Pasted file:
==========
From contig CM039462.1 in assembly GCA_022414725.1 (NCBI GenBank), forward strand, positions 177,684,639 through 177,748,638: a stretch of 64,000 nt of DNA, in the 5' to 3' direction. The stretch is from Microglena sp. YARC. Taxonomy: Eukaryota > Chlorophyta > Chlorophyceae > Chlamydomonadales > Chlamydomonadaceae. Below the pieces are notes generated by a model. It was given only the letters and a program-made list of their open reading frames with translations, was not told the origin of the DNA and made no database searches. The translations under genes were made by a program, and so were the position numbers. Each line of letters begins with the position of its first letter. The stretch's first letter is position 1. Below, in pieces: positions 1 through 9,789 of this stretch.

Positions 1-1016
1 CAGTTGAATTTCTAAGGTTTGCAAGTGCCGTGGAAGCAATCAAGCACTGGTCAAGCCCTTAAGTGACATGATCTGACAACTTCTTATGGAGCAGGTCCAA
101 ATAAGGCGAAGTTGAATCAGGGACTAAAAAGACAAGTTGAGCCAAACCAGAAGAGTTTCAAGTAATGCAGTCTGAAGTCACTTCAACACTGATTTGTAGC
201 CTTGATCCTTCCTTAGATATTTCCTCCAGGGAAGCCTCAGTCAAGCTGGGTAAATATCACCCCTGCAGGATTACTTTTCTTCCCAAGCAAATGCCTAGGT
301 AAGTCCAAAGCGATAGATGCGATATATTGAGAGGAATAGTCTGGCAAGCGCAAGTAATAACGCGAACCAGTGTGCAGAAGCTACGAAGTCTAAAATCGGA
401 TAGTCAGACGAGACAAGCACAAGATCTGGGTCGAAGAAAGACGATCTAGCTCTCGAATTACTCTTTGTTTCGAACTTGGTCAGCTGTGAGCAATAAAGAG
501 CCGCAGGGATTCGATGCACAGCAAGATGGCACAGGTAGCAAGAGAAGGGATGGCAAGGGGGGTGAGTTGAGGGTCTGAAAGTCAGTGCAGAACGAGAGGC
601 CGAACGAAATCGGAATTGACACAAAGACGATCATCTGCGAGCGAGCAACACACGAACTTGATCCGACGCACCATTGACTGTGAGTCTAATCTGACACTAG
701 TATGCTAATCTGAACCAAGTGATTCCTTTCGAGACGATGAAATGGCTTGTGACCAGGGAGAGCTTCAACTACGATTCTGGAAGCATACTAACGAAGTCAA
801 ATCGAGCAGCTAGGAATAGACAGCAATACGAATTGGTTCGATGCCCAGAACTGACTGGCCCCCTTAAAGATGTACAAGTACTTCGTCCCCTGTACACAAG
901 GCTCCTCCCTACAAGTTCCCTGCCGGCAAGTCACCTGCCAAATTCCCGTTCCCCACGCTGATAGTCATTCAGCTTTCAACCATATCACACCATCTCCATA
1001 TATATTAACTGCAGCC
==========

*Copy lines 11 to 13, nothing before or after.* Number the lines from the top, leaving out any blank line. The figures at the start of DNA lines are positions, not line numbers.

801 ATCGAGCAGCTAGGAATAGACAGCAATACGAATTGGTTCGATGCCCAGAACTGACTGGCCCCCTTAAAGATGTACAAGTACTTCGTCCCCTGTACACAAG
901 GCTCCTCCCTACAAGTTCCCTGCCGGCAAGTCACCTGCCAAATTCCCGTTCCCCACGCTGATAGTCATTCAGCTTTCAACCATATCACACCATCTCCATA
1001 TATATTAACTGCAGCC